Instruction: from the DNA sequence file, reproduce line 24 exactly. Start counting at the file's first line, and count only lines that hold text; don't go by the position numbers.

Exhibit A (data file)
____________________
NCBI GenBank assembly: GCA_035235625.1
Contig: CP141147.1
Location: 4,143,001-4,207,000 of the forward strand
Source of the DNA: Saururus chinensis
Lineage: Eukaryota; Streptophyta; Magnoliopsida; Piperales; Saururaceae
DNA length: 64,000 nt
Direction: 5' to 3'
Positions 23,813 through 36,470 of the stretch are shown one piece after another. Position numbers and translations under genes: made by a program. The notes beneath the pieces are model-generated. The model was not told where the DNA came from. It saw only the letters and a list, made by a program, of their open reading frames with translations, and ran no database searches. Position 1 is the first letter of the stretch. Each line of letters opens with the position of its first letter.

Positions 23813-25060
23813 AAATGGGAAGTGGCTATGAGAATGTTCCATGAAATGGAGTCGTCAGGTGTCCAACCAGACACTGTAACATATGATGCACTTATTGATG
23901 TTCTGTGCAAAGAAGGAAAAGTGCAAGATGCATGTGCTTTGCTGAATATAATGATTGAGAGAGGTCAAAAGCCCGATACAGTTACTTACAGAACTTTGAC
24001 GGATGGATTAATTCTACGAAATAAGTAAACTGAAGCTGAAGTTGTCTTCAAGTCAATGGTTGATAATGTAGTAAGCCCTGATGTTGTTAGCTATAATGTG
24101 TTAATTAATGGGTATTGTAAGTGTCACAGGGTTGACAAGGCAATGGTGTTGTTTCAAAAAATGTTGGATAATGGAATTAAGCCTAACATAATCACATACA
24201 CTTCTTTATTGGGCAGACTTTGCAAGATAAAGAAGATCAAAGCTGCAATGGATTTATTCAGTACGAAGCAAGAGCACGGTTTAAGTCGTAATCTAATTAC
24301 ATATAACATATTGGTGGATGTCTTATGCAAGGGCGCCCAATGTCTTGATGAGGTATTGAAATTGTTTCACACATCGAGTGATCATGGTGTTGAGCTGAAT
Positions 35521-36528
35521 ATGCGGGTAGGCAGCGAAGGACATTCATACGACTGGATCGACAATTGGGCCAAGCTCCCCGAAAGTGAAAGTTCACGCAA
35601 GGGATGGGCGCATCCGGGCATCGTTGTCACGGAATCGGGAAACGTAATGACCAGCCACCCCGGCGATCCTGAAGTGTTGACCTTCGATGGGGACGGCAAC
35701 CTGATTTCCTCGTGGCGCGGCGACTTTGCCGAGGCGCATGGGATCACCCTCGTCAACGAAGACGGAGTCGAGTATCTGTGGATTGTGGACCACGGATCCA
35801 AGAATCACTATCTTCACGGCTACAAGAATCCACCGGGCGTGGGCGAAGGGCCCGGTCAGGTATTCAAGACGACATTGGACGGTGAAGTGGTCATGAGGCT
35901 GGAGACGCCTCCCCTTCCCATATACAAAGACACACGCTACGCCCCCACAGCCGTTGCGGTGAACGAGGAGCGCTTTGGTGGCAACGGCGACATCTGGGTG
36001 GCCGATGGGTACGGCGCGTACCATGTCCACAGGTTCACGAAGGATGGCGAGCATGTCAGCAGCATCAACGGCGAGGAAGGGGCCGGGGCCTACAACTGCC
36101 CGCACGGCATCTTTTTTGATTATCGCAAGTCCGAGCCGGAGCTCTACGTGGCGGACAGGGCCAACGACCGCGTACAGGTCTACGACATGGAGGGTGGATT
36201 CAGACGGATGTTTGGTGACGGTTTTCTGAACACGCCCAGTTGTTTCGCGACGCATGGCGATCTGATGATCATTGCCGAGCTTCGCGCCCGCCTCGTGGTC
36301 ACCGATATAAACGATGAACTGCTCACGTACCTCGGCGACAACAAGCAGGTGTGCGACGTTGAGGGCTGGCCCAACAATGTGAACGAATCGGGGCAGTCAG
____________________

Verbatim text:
36201 CAGACGGATGTTTGGTGACGGTTTTCTGAACACGCCCAGTTGTTTCGCGACGCATGGCGATCTGATGATCATTGCCGAGCTTCGCGCCCGCCTCGTGGTC